Health-care consumption in the United States has risen from 5.2% in 1960 to 17.8% of 2009 Gross Domestic Product (GDP) creating a burden that will soon be too heavy for the economy to bear. This paper proposes that the primary accelerants of health-care expenditures result from the third-party payer system that emerged in the 1950s. These corporate benefits and government subsidies, when overlaid on the traditional health-care model, have led to sustained increases in the production, recommendation, and consumption of health care while magnifying the moral hazard problem inherent in health insurance.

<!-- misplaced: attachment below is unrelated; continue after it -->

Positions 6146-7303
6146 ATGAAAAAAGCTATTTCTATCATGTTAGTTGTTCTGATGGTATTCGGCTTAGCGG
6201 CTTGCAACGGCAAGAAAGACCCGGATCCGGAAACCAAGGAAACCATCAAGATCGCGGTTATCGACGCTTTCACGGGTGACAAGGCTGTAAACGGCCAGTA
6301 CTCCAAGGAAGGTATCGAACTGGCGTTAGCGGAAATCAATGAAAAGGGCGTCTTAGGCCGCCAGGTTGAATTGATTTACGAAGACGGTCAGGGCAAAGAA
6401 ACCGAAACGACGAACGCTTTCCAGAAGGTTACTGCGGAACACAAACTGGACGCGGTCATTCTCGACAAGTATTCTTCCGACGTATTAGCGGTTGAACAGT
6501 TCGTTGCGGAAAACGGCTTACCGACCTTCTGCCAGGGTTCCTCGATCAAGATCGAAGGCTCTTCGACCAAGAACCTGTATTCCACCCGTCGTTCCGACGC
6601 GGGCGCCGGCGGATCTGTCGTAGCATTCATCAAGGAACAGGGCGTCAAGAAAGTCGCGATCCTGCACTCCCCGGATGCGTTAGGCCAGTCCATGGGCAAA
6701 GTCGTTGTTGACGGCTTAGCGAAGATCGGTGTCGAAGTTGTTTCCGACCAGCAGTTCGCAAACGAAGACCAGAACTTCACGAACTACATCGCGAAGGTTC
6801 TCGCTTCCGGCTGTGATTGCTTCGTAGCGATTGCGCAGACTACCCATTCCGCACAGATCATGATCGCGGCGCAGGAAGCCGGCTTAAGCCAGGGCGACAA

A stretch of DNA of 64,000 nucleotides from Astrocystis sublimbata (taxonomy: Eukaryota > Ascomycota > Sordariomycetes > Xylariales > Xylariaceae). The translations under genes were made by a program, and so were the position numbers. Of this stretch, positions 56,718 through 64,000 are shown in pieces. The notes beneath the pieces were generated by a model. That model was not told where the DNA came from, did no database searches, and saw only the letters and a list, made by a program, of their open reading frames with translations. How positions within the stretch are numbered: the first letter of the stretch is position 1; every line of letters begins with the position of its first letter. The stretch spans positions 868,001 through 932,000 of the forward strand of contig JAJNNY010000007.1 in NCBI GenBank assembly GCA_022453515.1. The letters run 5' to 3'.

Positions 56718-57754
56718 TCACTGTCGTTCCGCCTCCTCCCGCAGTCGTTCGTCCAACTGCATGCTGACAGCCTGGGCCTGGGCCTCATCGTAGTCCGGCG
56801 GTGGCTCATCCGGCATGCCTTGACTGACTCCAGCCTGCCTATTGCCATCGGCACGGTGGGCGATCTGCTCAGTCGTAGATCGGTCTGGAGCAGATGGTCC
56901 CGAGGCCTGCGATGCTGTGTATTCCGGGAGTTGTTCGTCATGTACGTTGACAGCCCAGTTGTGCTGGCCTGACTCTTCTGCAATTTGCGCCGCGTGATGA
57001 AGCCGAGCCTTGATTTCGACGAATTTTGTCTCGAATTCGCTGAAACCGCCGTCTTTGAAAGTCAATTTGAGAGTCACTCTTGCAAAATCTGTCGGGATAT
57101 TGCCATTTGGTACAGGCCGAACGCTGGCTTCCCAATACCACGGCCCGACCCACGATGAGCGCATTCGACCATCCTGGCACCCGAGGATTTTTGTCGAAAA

|Advisor:||Hummel, Jeffrey R.|
|Commitee:||Henderson, David R., Hummel, Jeffrey R., Ortega, Lydia D.|
|School:||San Jose State University|
|School Location:||United States -- California|
|Source:||MAI 51/01M(E), Masters Abstracts International|
|Subjects:||Medical Ethics, Economics, Health care management|
|Keywords:||Health care, Induced demand, Life expectancy, Medical insurance, Moral hazard, Subsidies|
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